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It’s with a heavy heart that I learned that former Congressman Ike Skelton passed away this evening.  It was just two weeks ago that Ike was at a bookstore across the street from our office signing copies of his autobiography.

It was an honor to know and to work – even briefly – for Ike Skelton.  He was a rarity in Washington.  A principled politician who represented his constituents with honor and conviction.  Unafraid to reach across the aisle when possible and unafraid to stand firm when necessary.  He often described himself as an “independent thinker” willing to buck the party line when appropriate.

“My name is Ike Skelton, and I am proud to be an American, a Missourian, a Democrat, and a resolute optimist.  I’ve believed all my life that challenges are best met not with rancor or rhetoric but with grit and good cheer….  As a boy in Lexington, Missouri, I had dreamed of serving my country and seeing the world.  Both dreams have come true, although not always in the way I had imagined.”


During his years in the U.S. House of Representatives, Skelton became known as a bipartisan negotiator and a champion of the Armed Services.  Throughout the decades, he helped steer the nation though its most dangerous challenges, from Communism to terrorism; took a leading role in the reform of the Department of Defense; dedicated himself to fulfilling the interests of his constituents; and eventually rose to become chair of the House Armed Services Committee during such pivotal events as the wars in Iraq and Afghanistan.

Achieve the Honorable: A Missouri Congressman’s Journey from Warm Springs to Washington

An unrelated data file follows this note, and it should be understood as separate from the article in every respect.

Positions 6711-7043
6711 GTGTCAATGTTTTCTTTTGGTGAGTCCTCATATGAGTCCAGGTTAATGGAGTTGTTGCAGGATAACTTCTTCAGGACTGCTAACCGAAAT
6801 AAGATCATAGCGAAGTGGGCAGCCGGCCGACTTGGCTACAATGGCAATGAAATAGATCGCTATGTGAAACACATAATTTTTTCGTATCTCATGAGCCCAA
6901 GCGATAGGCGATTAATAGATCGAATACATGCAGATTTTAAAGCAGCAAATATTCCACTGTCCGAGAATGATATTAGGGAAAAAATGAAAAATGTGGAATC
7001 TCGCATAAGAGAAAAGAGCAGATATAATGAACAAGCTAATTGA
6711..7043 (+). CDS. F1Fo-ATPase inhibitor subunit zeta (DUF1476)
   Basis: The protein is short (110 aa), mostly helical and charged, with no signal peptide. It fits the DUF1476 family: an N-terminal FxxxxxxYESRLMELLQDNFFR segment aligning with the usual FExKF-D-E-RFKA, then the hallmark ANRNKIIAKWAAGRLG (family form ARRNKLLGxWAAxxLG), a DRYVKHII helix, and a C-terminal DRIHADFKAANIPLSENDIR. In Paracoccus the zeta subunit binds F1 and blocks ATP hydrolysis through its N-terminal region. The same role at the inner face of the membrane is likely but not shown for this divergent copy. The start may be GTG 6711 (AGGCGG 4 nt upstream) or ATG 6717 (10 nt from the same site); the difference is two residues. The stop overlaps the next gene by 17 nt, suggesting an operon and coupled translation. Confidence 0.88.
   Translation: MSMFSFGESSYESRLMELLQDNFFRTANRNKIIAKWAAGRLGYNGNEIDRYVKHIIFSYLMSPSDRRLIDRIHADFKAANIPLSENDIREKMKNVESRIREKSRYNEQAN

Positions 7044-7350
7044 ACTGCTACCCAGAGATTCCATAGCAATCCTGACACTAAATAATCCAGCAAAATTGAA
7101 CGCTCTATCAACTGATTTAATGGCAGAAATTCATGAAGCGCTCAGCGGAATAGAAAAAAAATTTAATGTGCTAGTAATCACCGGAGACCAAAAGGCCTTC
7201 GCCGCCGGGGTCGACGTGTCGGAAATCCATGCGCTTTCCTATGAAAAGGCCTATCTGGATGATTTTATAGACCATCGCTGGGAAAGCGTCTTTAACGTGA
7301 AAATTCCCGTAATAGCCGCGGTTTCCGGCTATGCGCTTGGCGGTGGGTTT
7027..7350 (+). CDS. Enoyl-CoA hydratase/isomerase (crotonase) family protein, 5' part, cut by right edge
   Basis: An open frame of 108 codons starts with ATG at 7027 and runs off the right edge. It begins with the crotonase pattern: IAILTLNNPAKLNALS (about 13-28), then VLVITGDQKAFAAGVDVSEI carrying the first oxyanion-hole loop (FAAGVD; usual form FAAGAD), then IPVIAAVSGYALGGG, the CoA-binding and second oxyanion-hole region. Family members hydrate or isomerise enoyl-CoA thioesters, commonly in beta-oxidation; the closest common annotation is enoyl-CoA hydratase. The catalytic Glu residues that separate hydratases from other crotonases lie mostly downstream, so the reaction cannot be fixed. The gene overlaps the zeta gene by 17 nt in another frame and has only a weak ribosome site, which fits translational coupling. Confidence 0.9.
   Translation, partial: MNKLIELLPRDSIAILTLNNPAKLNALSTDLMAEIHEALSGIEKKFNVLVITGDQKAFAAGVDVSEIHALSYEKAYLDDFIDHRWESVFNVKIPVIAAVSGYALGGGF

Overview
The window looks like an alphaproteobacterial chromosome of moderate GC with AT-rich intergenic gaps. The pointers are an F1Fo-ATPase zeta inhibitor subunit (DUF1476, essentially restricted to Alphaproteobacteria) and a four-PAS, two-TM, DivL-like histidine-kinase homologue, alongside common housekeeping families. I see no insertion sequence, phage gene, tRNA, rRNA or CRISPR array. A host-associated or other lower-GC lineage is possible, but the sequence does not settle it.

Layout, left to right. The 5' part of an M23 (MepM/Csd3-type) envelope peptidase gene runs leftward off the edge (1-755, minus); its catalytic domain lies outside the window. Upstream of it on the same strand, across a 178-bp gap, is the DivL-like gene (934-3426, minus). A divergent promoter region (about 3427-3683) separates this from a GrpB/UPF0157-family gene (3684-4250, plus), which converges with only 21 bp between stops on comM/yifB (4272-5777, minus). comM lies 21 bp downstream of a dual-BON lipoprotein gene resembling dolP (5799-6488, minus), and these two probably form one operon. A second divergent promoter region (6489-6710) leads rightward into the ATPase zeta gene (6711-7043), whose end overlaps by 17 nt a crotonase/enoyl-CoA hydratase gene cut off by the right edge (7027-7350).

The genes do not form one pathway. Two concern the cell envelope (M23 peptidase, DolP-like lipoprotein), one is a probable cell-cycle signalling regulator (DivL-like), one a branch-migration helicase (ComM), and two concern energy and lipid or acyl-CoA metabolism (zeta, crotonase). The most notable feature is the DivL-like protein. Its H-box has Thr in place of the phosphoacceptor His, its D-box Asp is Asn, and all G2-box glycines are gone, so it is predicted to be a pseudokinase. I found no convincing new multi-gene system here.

Our law firm has its origins with Ike Skelton and his father, Ike, Sr.  Bob Langdon practiced law with Skelton until Skelton’s election to Congress in 1976.  Ike was lifelong friends with my grandpa, who grew up next door.  Ike kept a photo of them as young boys on the bureau in his office.

Many will share stories about Ike over the next several days.  I’m reminded of Ike’s ability to persuade by building relationships.  In a time now when politics seems so toxic, I’m reminded of Ike’s ability as a statesman.  When I worked for Ike in Washington, there were congressman of all ideologies in the office frequently.  Ike was never shy about reaching out to build relationships and support for critical issues like the military and national security.  In 1997, when Congress debated cutting back the B2 Stealth Bomber program, there was hardly a week when a 4-star general, a Joint Chief, and countless congressman weren’t in the office.

Ike loved his country.  He loved his state.  And he loved his constituents.  He worked hard to provide effective service and assistance to the people of his district.  Missouri – and the country – lost a statesman today.  We are all better off and more secure because of Ike.  My prayers to his family, friends, and colleagues.

© Copyright 2013 Brett A. Emison

Follow @BrettEmison on Twitter.

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